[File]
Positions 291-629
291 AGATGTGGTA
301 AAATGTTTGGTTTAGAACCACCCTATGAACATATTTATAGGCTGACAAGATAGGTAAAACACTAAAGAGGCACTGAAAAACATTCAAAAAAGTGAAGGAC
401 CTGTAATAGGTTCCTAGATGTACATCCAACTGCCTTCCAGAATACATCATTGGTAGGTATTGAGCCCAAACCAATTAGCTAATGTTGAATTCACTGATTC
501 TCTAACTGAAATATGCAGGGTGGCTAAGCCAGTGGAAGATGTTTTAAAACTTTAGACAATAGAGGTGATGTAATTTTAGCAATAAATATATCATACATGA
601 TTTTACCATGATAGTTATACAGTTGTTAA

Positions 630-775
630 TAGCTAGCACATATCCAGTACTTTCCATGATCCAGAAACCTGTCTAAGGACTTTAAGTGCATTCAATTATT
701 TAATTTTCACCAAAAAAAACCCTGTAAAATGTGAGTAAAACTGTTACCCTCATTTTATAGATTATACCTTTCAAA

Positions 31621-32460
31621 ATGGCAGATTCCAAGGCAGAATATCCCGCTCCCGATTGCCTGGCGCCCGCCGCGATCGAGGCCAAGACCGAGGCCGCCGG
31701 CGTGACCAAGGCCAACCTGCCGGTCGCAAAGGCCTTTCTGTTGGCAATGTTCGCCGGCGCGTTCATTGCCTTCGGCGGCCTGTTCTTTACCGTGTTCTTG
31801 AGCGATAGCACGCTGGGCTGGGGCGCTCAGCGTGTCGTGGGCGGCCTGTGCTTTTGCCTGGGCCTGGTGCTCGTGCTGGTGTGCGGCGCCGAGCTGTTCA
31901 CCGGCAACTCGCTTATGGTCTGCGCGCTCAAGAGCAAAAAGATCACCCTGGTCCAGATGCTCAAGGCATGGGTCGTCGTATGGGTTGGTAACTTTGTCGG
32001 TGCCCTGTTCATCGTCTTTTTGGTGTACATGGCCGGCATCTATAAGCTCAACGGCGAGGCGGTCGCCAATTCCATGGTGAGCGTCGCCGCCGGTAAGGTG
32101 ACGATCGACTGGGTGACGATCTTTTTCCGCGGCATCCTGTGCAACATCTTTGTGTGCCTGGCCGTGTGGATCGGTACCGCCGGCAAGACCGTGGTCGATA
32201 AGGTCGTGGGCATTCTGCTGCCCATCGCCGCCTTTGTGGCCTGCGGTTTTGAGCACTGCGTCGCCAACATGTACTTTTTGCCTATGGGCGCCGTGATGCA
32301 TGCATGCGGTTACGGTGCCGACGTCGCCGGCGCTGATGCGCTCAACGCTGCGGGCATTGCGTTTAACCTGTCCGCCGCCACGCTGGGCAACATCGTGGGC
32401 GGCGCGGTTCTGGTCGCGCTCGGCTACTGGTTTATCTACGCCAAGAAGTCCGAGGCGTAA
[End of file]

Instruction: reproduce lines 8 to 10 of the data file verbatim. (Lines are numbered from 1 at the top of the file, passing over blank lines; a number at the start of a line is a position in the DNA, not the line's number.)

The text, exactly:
630 TAGCTAGCACATATCCAGTACTTTCCATGATCCAGAAACCTGTCTAAGGACTTTAAGTGCATTCAATTATT
701 TAATTTTCACCAAAAAAAACCCTGTAAAATGTGAGTAAAACTGTTACCCTCATTTTATAGATTATACCTTTCAAA

Positions 31621-32460